Matt Martin


            After a few months of teaching English in Nizhnevartovsk, Russia, an oil-town outpost deep in the Siberian plains, I need a haircut. My hair sits as heavy as a woodsman’s, sideburns around my ears, fontanel hairs pushing themselves into frequent cowlicks.

            Unfortunately, barber’s shops are as anonymous as all stores in Nizhnevartovsk, not designated by any exterior signage whatsoever. Most stores are lotteries: walk inside and find out what they have, and this is no way to find a barber.

            I ask around my school about a barber shop and Ted, a fellow teacher, recommends one. Ted fills his pockets with hazelnuts, sleeps during his classes, and never laughs, but he does have a dapper haircut. I follow his instructions.

            The barbershop has no sign, only a listing of hours, 8:00–20:00, which seems like a long day for barbers. I walk in. I don’t know whether to announce my presence, sign a check-in book, or what, so I just sit down in one of two waiting chairs. There are two women barbers, both middle-aged and stern, both engrossed in a shrill soap opera. They’re snipping the hair of two other middle-aged, stern women. The waiting chairs are right under the coat rack, and as I sit in one, I push myself back against the women’s fur coats until I’m enveloped in them. I wait until I’m told to come.

            On the way to the barber, I practiced saying the words for “haircut” and “shortly”—not “short,” which would confuse them. I wrote down the words on a scrap of paper. Sitting in the barbershop chair, I take the scrap out and read the words over and over again, testing inflections.

            “OK!” a voice says. I look up and am invited to a third chair in the back. I hustle on over and sit down with perfect posture. I expect one of the women to walk over and start cutting my hair how she sees fit, knowing what’s best for me. But neither of the women move. Instead, a third barber emerges from the back: a gorgeous, coy young woman with a bob of black hair and a fickle smile. I say, voice breaking like a teenager, “Koryatka streeshka, ya.” Haircut shortly, I. She shakes her head, grinning. I say it again. She holds out her hand and I give her my scrap. She reads it and understands. “OK!” she says. “Hello!” She motions for me to sit.

            The haircut begins: it’s hypnotic, therapeutic, thorough. The barber takes pride in every movement, carefully combing, snipping, and clipping—even before beginning, she wields my barbee’s bib like a matadora, finding just the right place for it. As she cuts, she considers every move, analyzing the hair before making the next clip, as careful and meticulous as a sculptor. I don’t think my hair’s worth it.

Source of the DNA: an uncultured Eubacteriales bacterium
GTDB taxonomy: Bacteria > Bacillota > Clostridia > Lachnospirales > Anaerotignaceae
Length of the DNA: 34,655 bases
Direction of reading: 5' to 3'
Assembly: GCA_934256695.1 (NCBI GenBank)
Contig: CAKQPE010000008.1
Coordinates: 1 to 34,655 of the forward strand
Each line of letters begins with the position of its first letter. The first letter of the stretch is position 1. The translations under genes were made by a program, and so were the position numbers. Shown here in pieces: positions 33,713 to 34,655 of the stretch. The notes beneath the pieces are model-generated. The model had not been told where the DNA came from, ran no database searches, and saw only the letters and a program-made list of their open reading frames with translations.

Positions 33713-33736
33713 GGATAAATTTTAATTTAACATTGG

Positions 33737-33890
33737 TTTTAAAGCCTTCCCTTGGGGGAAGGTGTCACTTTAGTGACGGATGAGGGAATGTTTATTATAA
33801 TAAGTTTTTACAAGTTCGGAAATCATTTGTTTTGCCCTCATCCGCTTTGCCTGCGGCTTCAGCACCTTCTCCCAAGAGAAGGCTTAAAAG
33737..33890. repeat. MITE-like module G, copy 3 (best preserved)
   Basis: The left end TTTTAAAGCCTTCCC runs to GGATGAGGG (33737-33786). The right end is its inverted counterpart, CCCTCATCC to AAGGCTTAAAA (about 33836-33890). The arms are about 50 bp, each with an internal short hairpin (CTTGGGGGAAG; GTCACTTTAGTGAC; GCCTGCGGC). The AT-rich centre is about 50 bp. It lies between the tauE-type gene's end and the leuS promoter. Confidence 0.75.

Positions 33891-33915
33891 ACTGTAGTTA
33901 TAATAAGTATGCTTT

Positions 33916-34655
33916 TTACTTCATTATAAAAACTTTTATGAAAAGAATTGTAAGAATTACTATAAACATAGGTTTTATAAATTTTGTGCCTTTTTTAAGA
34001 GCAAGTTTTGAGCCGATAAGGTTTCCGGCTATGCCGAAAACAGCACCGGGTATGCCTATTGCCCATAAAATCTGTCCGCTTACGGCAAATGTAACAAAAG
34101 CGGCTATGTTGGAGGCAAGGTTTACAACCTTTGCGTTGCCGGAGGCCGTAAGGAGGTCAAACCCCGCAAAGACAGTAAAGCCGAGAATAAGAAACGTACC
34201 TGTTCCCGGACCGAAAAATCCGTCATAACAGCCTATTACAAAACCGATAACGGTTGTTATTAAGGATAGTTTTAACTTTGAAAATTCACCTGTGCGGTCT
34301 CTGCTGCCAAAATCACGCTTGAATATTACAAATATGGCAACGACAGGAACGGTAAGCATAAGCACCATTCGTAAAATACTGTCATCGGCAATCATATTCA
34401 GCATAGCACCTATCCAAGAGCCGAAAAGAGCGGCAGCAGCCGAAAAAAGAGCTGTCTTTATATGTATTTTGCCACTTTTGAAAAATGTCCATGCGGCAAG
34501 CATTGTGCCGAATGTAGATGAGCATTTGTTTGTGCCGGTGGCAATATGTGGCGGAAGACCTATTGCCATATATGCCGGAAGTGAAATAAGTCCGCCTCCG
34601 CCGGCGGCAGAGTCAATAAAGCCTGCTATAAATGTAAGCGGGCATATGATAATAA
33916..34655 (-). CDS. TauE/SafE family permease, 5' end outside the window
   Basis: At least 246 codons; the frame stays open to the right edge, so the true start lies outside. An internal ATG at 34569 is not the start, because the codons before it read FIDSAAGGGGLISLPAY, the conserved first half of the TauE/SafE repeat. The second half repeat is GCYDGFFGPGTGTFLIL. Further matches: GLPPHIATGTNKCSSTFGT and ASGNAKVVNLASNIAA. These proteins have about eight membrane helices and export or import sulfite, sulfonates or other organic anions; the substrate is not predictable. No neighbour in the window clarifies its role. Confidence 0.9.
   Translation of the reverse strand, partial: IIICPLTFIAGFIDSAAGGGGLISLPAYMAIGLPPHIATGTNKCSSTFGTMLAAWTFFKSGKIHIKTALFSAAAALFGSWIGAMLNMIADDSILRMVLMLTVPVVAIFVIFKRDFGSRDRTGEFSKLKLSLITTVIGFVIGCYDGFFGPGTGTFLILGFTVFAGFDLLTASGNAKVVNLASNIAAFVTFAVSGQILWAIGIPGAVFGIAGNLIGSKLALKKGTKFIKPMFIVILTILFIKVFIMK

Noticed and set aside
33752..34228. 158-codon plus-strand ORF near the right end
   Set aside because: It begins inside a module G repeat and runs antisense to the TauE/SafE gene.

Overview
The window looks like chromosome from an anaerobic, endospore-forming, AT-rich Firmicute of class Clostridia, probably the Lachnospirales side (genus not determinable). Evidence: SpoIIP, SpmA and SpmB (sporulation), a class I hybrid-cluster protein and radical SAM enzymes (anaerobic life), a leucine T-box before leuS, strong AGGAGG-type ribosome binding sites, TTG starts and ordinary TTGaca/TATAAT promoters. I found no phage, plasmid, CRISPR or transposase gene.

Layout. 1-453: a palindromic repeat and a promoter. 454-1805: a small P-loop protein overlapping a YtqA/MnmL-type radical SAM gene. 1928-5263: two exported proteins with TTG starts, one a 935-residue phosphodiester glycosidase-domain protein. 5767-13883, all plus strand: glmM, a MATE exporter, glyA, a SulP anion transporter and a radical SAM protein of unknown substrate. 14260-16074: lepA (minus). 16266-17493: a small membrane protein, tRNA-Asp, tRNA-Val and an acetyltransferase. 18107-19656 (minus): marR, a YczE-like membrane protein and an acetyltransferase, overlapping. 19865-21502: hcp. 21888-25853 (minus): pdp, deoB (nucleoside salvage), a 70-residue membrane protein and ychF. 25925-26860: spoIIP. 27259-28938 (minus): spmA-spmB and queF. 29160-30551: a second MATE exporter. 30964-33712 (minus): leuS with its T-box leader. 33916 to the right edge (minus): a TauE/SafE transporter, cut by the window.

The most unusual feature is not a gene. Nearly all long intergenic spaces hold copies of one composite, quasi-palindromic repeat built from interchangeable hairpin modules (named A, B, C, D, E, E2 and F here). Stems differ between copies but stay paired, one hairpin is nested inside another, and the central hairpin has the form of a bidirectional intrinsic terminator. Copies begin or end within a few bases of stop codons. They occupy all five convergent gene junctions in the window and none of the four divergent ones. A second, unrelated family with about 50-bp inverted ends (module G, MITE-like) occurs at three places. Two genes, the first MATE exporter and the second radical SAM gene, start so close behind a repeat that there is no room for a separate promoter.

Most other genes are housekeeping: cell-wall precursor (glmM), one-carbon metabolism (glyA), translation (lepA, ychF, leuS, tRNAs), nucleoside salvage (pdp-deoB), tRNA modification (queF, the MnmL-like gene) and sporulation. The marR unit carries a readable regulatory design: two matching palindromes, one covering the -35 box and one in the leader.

We don’t speak: Because of the language barrier, there’s none of the usual chatter of the barber chair, which always seems especially banal. I let myself fall into a trance, the shrieking soap opera becoming white noise.

            I feel an electricity when she folds my ears over to trim my sideburns, when she holds my neck to tilt my head, when she leans in close to inspect my hair’s symmetry. It sends a circuit through my spine and back up, and I fall deeper into my trance. The feeling is the same as giving a speech in second grade, boarding a plane without a return ticket, or falling in love. It leaves me completely relaxed. When I look in the mirror, I see her concentrated, smile fluttering the edges of her mouth. I wonder what her name is. I can’t imagine how she does this for each customer, fourteen hours a day. I hope she doesn’t.

            Forty-five minutes later, it’s over. She brushes away extra hair with a tickling horsehair brush—a final thrill—and I’m done. The price, twelve dollars, seems criminally small, so I double it, pretending not to understand the quoted price. I say goodbye in Russian, one of the few words I know, and she says the same in English, and that’s all there is to say. I stand there a moment until she vanishes into the back again.

            “Feenish!” one of the middle-aged woman yells, awakening me. I say “Da, okay,” and hurry out.

            After that day, I will my hair to grow after that so I can get another haircut. I plan to go back as soon as I look the least bit shaggy. When that day does finally, finally come, I go back on the same day of the week and at the same time.

            My barber isn’t there. I arrive in time to see one of the stern middle-aged women’s chairs open up. She sees me come in and says, I believe, “You sit here! Now!,” and I do so. She’s fierce and practical, clipping with military cadence. In ten light-quick minutes, I’m done. Later that day, when people compliment me on my haircut, I tousle it and mutter I don’t really like it.

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Matthew Martin currently proofreads financial documents and writes and produces videos at He's been published in the2ndhand, the North Carolina Literary Review, Burnt Bridge, A: The Colorado State University Literary Review, and the Rocky Mountain Bullhorn, among others. He's the creator of the Whited blog ( and a moderator on the website RapGenius. He lives in Englewood, Colorado with his English bulldog Orson.